What’s missing from Heller is a comparison of guns at the time the Second Amendment was written and now. Had the Framers time-traveled to a contemporary gun store, they probably would have been astonished at just how lethal firearms would become. They might have even graced the Second Amendment with an additional clause that placed limits on the madness.

But they didn’t. Neither did the Heller justices, who completely ignored the stark contrast between then and now. One wishes that a law clerk looked up Section 921(a)(16) of the Gun Control Act of 1968, which exempts weapons with antique ignition systems or that do not use fixed ammunition – in other words, the guns of the Framer’s era – from the definition of “firearm.”

To read more click here. 

ATF Handles Far Fewer Cases Because of Policy Change Under President Obama

Steve Neavling
ticklethewire.com

The number of ATF cases recommended for prosecution dropped by a third since 2004, according to data compiled by Syracuse University, the Washington Times reports.

Federal investigators and gun law experts said the decline is attributed to a policy change in the Obama administration, which has changed its focus to regulatory-type cases.

“Within the later part of the Bush years, case selections within the ATF have gone from mostly violent crime cases – which is their forte – toward the regulatory, where they look at dealers, manufacturers and trafficking cases – and they take a lot more time to develop,” said Robert Sanders, a former ATF assistant director. “The agencies philosophy has shifted to guns are the problem, and access to guns are the problem, rather than the criminal being the direct indicator of crime.”

Under Obama, the agency merged its regulatory division with law enforcement.

The result was the loss of law-enforcement and an increased focus on regulation, the Washington Times wrote.

OTHER STORIES OF INTEREST

Gunmaker Sues ATF, Saying Feds Wrongly Classified Its ‘Muzzle Brake’ a Silencer

Image from brownells.com

Steve Neavling
ticklethewire.com

A gunmaker is suing the ATF for claiming the company is selling a gun silencer.

Gunmaker Sig Sauer said that the ATF wrong classified its “muzzle brake” as a silencer.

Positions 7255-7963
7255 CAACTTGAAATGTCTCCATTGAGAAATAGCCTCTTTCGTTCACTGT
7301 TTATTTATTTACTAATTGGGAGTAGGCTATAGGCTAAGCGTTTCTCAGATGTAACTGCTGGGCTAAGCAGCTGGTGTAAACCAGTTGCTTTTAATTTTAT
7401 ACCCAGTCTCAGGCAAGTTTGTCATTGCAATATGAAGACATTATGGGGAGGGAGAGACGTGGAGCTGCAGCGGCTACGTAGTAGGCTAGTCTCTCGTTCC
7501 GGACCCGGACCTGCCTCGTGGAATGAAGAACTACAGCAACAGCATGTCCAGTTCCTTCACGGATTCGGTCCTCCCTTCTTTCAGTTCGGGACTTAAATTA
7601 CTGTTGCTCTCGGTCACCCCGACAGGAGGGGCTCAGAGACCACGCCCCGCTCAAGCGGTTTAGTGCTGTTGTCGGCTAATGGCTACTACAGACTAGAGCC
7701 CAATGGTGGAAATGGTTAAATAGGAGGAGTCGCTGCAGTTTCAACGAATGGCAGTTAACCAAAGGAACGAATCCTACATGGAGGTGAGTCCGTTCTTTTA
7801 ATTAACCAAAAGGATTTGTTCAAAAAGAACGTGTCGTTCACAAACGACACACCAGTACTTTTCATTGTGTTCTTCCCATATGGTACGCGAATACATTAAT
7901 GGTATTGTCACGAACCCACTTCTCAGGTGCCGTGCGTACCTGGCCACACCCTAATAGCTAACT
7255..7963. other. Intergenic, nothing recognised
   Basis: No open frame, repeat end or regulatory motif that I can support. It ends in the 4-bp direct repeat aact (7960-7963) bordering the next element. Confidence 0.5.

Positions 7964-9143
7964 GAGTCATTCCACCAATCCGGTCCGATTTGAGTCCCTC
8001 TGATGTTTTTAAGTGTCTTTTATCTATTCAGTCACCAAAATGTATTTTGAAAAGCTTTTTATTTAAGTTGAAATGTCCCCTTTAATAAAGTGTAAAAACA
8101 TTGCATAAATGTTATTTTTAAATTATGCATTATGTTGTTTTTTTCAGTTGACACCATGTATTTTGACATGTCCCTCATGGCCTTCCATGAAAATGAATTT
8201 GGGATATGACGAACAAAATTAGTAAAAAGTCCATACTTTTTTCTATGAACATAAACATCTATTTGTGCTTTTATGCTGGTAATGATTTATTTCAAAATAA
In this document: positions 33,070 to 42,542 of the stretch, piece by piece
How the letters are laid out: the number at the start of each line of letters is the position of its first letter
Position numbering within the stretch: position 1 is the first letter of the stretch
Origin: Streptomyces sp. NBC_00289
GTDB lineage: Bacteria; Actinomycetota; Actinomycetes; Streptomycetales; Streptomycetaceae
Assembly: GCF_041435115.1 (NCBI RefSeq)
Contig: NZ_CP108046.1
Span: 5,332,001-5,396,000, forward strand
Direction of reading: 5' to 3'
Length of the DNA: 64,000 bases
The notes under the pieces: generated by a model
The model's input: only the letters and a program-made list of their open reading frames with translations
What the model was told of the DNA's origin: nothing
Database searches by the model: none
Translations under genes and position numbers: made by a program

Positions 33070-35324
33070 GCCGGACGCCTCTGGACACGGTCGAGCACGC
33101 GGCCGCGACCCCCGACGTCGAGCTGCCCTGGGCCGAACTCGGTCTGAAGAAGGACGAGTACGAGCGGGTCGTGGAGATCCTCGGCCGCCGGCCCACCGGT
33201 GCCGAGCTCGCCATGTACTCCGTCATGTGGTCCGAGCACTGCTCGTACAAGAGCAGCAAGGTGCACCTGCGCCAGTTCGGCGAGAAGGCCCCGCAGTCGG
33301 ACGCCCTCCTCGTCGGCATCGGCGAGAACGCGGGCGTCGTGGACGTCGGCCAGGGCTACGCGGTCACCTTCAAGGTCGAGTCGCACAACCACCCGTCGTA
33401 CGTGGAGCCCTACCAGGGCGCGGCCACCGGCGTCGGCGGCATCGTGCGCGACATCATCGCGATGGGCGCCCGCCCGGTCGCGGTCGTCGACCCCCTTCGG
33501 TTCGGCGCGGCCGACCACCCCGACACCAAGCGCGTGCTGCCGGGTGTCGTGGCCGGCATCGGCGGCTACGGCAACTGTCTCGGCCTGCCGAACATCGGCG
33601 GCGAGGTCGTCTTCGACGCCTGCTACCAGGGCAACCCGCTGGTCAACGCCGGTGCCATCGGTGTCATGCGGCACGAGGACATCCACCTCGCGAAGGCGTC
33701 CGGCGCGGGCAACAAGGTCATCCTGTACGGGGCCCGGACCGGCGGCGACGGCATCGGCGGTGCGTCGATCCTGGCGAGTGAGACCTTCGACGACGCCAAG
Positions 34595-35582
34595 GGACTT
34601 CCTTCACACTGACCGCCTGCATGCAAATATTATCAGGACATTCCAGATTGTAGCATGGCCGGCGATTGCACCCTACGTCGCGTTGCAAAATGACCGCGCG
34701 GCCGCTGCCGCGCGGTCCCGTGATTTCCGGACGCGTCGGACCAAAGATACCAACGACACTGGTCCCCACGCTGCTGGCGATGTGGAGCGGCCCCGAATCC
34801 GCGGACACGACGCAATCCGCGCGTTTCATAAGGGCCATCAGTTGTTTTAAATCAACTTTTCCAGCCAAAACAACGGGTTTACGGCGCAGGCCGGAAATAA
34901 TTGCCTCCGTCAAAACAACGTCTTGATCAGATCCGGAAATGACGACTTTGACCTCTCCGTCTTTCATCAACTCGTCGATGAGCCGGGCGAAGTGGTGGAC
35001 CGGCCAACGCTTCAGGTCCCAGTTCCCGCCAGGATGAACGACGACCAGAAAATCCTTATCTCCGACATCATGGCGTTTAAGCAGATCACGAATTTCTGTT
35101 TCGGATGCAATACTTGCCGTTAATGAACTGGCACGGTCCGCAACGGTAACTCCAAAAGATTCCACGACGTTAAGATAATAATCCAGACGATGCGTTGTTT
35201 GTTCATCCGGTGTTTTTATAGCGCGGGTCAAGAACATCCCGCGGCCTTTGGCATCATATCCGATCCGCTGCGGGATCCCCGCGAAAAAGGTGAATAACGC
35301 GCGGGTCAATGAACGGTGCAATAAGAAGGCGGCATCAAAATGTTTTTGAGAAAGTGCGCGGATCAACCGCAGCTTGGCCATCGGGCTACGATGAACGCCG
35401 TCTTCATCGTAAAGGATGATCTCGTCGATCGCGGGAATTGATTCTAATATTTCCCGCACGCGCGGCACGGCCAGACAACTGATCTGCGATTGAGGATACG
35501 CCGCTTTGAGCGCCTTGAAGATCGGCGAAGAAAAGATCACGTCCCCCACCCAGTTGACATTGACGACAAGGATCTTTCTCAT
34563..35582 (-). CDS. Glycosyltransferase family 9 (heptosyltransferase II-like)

“If classified as a silencer, no market exists for the subject device given that it will not silence, muffle, or diminish the report of a firearm and yet it would still be subject to the burdensome requirements set forth above as if it really is a silencer,” Sig argues through

Manchester attorney Mark Rouvalis and Virginia attorney Stephen Halbrook.

By classifying it as a silencer, sales will drop significantly because people won’t want to deal with the “required burdens” that come with a silencer.

OTHER STORIES OF INTEREST

Survey: Majority of Americans Support Legalizing Marijuana for First Time

Steve Neavling
ticklethewire.com

A recent survey found for the first time that a majority of Americans favor legalizing marijuana, Gallup reports.

Gallup found that 58% of Americans support making pot legal – a major increase since 2005, when only 35% of the population favored legalization.

The changing attitudes were seen over the past year in Washington and Colorado, where voters approved legalizing marijuana.

“Whatever the reasons for Americans’ greater acceptance of marijuana, it is likely that this momentum will spur further legalization efforts across the United States,” Gallup writer Art Swift wrote. “Advocates of legalizing marijuana say taxing and regulating the drug could be financially beneficial to states and municipalities nationwide. But detractors such as law enforcement and substance abuse professionals have cited health risks including an increased heart rate, and respiratory and memory problems.”